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Explained: Coming to France as a refugee

Moving countries always has its challenges, especially around paperwork, but there's no doubt that if you're coming to France as a refugee things are a lot harder.

Explained: Coming to France as a refugee

Even without the trauma of being forced to flee your home, the French system for asylum seekers is extremely complicated. Waiting times run into many months and the financial support on offer is limited.

Here’s a breakdown of how it works. 

Getting to France

If you want to claim asylum, you have to do it in France, applications made abroad will not be processed.

Every year, thousands of people arrive into France by irregular routes, often crossing the Mediterranean in small boats controlled by people smugglers and then requesting asylum once in France. Arriving this way will not prejudice your asylum claim, but it is very dangerous, not to mention expensive as people smuggling gangs charge thousands of euros per journey.

Another way is to apply for an asylum-seeker’s visa, known as a visa au titre de l’asile.

This can be issued at French Embassies and consulates around the world and does not necessarily have to be done from your home country – so if you have fled your country of origin you can apply for the visa in another country.

The visa allows you to enter France legally, but simply having a visa does not mean that your claim for asylum will be accepted, nor does it exempt you from having to go through the normal asylum application process.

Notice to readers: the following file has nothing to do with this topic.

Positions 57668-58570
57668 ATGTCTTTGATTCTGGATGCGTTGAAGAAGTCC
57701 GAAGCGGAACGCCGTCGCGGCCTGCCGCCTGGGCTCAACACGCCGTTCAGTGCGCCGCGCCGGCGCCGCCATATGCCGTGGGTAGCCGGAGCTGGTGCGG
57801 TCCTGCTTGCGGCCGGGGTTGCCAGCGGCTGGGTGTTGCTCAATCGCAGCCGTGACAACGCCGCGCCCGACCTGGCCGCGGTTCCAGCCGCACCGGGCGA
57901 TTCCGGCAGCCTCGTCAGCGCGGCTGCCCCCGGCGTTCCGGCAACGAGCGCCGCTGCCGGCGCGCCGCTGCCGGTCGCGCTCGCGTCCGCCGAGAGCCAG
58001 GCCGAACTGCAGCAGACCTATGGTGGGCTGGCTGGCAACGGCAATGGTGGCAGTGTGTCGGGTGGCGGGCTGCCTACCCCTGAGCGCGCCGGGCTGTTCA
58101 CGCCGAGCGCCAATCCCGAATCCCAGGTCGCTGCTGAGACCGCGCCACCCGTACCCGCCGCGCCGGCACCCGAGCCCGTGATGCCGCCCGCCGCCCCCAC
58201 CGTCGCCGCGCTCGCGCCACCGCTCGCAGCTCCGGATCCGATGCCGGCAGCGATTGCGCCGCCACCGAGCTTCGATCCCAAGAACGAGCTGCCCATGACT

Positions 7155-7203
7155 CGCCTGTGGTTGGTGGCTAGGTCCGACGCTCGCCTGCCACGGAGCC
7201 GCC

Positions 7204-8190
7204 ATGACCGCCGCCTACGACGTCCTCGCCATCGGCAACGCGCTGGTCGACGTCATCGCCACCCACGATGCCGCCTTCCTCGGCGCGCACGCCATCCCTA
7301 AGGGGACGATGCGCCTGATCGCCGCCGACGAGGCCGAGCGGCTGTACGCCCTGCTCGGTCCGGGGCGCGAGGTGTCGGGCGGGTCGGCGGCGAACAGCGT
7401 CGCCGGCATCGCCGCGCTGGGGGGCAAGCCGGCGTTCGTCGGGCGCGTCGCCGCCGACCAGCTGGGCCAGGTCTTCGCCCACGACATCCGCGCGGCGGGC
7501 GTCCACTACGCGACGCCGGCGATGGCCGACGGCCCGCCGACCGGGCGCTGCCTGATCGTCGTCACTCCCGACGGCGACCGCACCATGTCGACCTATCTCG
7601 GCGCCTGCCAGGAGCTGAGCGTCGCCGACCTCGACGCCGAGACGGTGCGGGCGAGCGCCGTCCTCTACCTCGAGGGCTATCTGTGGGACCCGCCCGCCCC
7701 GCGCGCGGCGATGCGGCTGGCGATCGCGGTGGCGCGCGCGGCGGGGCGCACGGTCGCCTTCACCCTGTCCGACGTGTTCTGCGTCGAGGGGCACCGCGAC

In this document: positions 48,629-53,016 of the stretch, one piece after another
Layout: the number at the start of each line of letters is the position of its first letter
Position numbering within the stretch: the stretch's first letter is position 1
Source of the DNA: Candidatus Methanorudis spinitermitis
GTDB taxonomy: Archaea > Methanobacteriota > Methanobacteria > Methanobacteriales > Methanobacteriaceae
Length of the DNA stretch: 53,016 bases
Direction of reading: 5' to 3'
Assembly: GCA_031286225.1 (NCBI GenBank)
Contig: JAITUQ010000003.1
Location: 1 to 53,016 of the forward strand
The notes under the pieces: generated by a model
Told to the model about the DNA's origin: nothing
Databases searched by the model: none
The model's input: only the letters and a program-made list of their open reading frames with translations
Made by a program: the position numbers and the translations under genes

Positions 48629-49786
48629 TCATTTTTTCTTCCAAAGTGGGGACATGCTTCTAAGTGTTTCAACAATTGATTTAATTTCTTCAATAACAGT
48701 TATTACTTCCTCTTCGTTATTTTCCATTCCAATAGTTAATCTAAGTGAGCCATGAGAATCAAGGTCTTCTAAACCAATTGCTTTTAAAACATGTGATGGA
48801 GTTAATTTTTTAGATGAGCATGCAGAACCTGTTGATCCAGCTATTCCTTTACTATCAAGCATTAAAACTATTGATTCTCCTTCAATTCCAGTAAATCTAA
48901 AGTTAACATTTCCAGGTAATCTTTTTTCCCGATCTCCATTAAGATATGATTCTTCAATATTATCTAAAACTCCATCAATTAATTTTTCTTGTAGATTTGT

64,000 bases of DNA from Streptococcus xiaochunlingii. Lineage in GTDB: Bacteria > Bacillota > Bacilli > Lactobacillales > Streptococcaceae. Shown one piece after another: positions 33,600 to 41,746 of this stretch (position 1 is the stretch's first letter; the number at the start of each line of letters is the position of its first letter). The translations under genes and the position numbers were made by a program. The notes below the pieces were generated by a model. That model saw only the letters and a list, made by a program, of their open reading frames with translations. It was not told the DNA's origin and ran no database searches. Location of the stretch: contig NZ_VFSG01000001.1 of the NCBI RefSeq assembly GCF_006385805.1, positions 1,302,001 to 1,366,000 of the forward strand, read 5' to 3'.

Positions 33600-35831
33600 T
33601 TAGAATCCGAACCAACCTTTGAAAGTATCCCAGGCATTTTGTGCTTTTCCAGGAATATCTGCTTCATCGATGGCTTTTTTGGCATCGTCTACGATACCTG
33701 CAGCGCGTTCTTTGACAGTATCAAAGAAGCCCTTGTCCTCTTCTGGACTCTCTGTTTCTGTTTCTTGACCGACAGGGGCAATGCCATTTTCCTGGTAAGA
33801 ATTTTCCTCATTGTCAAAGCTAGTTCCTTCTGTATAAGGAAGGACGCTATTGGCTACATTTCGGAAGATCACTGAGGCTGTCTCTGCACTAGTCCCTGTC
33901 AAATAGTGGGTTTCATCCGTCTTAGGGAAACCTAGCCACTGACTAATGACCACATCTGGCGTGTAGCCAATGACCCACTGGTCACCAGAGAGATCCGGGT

If you do not have the correct documents to enter France you can request asylum at the border. People who apply this way are generally kept in a detention centre pending a decision on entering France by the Interior Ministry.

If you are already in France on a different visa type – e.g. a student visa or visitor visa – and something happens that makes it impossible for you to return to your home country, you can claim asylum.

In each case, the claims process is the same.

Claiming asylum

Applications are dealt with by the Office français de protection des réfugiés et apatrides, almost universally known by its acronym Ofpra.

Making the application is a three-step process.

First you register your intention to claim asylum and that gets you a meeting. At that meeting you will be given a one-month certificate stating that you intend to apply for asylum, and the form to make your actual application.

The initial step involves visiting a Structure de premier accueil des demandeurs d’asile (SPADA). Staff there fix an appointment at a Guichet unique. This appointment should be within three days, or at a maximum of 10 days. 

You can find contact details for your nearest SPADA here.

At the Guichet unique, you formally register your intention to apply for asylum, and declare yourself to your local préfecture as an asylum seeker. Staff will also consider whether France is the correct place for your application (under the Dublin rules).